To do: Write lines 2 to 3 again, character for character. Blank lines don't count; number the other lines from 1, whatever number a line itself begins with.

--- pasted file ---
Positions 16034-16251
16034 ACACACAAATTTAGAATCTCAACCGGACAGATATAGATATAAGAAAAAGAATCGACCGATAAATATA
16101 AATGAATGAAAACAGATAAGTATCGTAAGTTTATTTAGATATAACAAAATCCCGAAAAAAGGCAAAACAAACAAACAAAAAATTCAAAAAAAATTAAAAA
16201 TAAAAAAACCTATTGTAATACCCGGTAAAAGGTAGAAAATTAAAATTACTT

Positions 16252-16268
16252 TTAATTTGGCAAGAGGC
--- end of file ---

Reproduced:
16034 ACACACAAATTTAGAATCTCAACCGGACAGATATAGATATAAGAAAAAGAATCGACCGATAAATATA
16101 AATGAATGAAAACAGATAAGTATCGTAAGTTTATTTAGATATAACAAAATCCCGAAAAAAGGCAAAACAAACAAACAAAAAATTCAAAAAAAATTAAAAA